January - March
January through March is considered the low season across Ireland, whether you are visiting the Republic of Ireland or British Northern Ireland. You will see frost across the country many mornings through March, although snow tends to be uncommon. Irish people like winter sports, although many tend to travel to the Alps for vacations due to the lack of powder at home. If you would like to ski while in Ireland, consider doing so while in the Dublin area. It is home to the Irish Ski Centre, an indoor slope, and the Ski Club of Ireland, which owns four outdoor slopes in Kilternan, County Dublin.
Temperatures across the island will range from 45 to 50 degrees Fahrenheit for highs and 35 to 40 degrees Fahrenheit for lows. Freezes do occur in the winter on an occasional basis. Temperatures will rise by the end of March but only into the low 50s Fahrenheit for highs and low 40s for lows. Note that since this is the low season, many bed and breakfasts and other accommodations in the countryside may close down through the end of March. This will not be an issue in big cities such as Dublin, Belfast, Cork, and Galway, among others, and you should be able to get good deals on hotels or B&Bs at this time. Also, Aer Lingus and other airlines which fly directly from the United States to Ireland offer their best fares of the year around this time.
Holidays and Festivals:
January 1 - New Year's Day (Lá Caille in Irish). National holiday in the Republic of Ireland and Northern Ireland.
January 6 - Epiphany, Old Christmas or the `Women's Christmas`, also known as `Little Christmas`. The official end of the Christmas season, this typically means the Christmas tree and decorations are taken down in homes across Ireland on this day.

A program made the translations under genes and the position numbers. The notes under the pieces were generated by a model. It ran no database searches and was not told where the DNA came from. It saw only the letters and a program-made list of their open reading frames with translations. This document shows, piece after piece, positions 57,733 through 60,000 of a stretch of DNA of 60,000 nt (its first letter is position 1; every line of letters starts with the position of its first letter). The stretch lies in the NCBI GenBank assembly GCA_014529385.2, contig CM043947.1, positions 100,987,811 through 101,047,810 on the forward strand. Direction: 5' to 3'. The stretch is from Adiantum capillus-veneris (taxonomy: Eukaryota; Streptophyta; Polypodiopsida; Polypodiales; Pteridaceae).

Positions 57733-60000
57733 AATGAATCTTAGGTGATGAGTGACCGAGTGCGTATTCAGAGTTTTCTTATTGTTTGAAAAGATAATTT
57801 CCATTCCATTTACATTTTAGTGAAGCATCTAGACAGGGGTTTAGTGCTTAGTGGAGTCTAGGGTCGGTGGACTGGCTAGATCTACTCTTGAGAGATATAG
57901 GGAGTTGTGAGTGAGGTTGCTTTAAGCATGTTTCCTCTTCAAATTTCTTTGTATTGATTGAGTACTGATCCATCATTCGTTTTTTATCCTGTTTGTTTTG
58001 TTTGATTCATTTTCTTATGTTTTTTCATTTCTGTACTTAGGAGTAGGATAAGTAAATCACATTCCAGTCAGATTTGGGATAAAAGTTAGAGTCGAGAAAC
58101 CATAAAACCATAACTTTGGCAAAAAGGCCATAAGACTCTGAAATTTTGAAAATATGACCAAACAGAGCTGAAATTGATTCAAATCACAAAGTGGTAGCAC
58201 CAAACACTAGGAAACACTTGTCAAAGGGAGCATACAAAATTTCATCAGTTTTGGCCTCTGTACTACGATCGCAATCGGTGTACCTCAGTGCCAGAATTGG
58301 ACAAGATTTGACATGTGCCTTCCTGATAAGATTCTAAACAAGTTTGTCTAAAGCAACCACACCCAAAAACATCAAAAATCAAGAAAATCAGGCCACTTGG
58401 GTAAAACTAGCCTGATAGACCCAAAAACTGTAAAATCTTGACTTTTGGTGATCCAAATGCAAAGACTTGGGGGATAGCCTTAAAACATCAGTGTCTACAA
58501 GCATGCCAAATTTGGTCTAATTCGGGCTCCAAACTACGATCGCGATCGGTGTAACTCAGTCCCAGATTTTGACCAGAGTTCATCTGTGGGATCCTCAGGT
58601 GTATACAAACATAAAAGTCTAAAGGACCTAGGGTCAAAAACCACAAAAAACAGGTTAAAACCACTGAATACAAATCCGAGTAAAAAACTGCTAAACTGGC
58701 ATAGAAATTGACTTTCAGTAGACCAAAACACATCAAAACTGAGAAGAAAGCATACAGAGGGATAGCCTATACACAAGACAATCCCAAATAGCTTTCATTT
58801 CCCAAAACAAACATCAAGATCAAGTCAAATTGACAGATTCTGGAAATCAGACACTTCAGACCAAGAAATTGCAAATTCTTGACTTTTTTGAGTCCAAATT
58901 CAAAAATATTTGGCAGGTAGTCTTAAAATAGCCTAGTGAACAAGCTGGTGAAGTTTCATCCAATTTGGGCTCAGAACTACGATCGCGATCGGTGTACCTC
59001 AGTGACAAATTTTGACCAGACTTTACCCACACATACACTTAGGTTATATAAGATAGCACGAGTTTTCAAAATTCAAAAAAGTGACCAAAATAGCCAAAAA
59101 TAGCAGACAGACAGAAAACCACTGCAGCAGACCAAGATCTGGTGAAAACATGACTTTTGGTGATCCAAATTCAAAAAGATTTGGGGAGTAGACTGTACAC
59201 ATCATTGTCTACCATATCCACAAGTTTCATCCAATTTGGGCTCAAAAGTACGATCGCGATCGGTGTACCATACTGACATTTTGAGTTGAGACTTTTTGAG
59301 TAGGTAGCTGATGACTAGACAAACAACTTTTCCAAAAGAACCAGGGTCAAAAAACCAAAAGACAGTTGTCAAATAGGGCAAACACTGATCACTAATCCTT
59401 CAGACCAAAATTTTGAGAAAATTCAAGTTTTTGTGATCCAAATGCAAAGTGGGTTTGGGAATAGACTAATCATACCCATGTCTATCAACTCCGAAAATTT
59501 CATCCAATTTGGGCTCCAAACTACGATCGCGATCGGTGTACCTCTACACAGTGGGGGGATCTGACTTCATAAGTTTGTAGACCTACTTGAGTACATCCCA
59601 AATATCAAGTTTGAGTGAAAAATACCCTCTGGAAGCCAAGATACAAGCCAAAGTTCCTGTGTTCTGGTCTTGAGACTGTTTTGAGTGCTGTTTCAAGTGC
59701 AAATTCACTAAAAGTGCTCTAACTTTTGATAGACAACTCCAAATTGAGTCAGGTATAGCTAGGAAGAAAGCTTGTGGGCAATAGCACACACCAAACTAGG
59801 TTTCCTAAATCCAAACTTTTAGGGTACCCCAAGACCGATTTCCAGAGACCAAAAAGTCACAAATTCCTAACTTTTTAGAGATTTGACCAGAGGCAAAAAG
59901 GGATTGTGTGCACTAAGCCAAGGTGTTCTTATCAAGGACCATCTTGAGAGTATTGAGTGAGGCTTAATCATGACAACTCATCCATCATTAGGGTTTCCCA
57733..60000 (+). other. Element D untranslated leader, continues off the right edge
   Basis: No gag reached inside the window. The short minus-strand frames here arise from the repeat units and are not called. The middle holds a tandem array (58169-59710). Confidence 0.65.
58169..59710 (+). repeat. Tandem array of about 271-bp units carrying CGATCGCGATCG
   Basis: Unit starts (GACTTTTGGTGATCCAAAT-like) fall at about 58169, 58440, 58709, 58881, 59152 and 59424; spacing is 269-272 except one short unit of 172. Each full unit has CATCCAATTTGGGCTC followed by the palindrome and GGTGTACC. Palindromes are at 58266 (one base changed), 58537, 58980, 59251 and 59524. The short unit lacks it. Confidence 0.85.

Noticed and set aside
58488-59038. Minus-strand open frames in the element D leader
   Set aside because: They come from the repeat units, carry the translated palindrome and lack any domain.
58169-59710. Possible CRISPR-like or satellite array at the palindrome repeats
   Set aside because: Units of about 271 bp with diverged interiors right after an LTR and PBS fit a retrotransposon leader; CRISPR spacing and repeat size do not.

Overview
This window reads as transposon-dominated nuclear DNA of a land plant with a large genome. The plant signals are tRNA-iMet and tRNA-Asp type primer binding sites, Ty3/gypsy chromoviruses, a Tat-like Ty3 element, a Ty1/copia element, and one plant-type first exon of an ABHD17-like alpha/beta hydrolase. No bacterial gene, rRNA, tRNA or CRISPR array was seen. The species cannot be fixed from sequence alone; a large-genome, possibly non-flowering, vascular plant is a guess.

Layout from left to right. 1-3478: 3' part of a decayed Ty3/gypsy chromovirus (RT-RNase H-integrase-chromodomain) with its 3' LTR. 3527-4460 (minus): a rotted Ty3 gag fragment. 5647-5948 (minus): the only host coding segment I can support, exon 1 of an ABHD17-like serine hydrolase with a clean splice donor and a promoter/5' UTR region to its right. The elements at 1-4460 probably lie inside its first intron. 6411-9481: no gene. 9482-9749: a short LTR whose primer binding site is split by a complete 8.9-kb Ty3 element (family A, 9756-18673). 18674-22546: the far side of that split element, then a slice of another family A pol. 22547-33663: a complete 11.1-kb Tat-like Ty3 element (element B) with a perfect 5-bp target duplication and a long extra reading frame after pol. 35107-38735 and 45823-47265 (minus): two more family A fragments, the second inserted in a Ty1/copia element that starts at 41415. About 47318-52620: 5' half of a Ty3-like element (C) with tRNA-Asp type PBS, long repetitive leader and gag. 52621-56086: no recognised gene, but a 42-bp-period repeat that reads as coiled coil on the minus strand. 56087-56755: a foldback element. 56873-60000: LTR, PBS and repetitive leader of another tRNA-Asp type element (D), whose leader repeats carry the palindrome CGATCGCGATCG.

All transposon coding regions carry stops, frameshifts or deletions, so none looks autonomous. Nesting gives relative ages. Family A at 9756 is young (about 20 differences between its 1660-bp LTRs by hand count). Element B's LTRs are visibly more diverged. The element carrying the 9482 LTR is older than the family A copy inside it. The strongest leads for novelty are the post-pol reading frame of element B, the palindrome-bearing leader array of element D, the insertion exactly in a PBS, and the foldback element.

Late January - Temple Bar TradFest, Dublin, celebrating Irish folk music and cultural activities.
February 1 - Saint Brigid's Day (Lá Fhéile Bríde). One of Ireland`s patron saints, St. Brigid is venerated by many and she is honored beginning at sundown on January 31. On February 1, many villages celebrate the day by having townspeople weave rushes together into the sign of St. Brigid`s Cross, which are then presented at the local church in her honor. This day is also known as the traditional `beginning of spring` -- although it is still very much winter!
February 14 - Saint Valentine's Day (Lá San Vailintín). Many Irish lovers celebrate this day similarly to couples in the United States. For those wishing to find true love, many make the pilgrimage to Dublin`s Whitefriar Street Carmelite Church, where his remains are believed to be interred.
Late February through early March - The Dublin International Film Festival, the largest film festival in Ireland, begins two weeks of movie screenings. Dublin is one of the most profitable European capitals when judged by movie ticket sales.
February into March - Shrove Tuesday and Ash Wednesday mark the beginning of Lent, still widely observed across the country.
March 17 - St. Patrick's Day (Lá Fhéile Pádraig). One of Ireland`s patron saints, this day is considered the Republic of Ireland`s `national day`. Parades and religious processions can be seen in towns and villages. The largest parades will be seen in Dublin, Cork, Belfast, Derry, Galway, and in Downpatrick, County Down. The St. Patrick`s Festival begins in Dublin two days before the national day. National holiday in the Republic of Ireland and Northern Ireland.
Friday before Easter - Good Friday (Aoine an Chéasta). National holiday in the Republic of Ireland and Northern Ireland.
Monday after Easter - Easter Monday (Luan Cásca). The day after Easter Sunday (Domhnach Cásca) -- also coincides with the commemoration of the 1916 Easter Rising, an insurrection against the then-ruling British crown. National holiday in the Republic of Ireland and Northern Ireland.